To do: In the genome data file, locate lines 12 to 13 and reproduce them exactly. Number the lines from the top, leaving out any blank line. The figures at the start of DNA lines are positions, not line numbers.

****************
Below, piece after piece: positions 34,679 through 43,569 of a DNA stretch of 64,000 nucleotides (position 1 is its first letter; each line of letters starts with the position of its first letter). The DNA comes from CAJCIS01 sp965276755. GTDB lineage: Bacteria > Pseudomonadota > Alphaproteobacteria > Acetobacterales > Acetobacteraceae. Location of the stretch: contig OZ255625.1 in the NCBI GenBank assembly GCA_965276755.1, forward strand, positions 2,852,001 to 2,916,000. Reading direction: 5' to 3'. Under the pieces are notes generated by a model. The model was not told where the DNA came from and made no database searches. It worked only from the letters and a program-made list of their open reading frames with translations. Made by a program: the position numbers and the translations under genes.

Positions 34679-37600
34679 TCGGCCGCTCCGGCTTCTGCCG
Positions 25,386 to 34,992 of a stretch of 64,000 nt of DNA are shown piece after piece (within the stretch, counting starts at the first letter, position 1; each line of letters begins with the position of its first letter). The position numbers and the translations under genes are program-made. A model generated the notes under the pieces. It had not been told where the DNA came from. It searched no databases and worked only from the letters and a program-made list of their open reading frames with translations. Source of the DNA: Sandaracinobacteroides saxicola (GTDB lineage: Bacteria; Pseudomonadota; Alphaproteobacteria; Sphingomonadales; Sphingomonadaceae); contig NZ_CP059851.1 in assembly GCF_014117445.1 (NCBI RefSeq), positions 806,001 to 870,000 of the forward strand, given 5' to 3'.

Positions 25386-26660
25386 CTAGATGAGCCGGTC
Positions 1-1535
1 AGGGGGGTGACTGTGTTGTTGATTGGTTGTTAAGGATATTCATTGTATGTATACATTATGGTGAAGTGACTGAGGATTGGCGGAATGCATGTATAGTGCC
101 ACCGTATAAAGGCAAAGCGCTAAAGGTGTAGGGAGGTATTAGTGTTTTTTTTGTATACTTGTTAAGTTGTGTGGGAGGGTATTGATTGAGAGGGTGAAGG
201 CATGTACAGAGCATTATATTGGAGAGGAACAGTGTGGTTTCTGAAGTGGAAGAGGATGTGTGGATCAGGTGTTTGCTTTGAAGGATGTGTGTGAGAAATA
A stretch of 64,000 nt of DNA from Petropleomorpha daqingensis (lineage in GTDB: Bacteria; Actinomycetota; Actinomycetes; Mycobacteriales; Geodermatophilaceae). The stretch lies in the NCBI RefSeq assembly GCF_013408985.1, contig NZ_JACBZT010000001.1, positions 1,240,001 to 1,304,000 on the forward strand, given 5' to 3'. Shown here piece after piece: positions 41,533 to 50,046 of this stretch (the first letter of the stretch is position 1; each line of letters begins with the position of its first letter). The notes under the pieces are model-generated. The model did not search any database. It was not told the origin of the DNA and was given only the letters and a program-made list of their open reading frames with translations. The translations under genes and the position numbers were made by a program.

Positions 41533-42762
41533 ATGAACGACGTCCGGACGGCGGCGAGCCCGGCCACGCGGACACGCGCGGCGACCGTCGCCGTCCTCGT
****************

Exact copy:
Positions 41533-42762
41533 ATGAACGACGTCCGGACGGCGGCGAGCCCGGCCACGCGGACACGCGCGGCGACCGTCGCCGTCCTCGT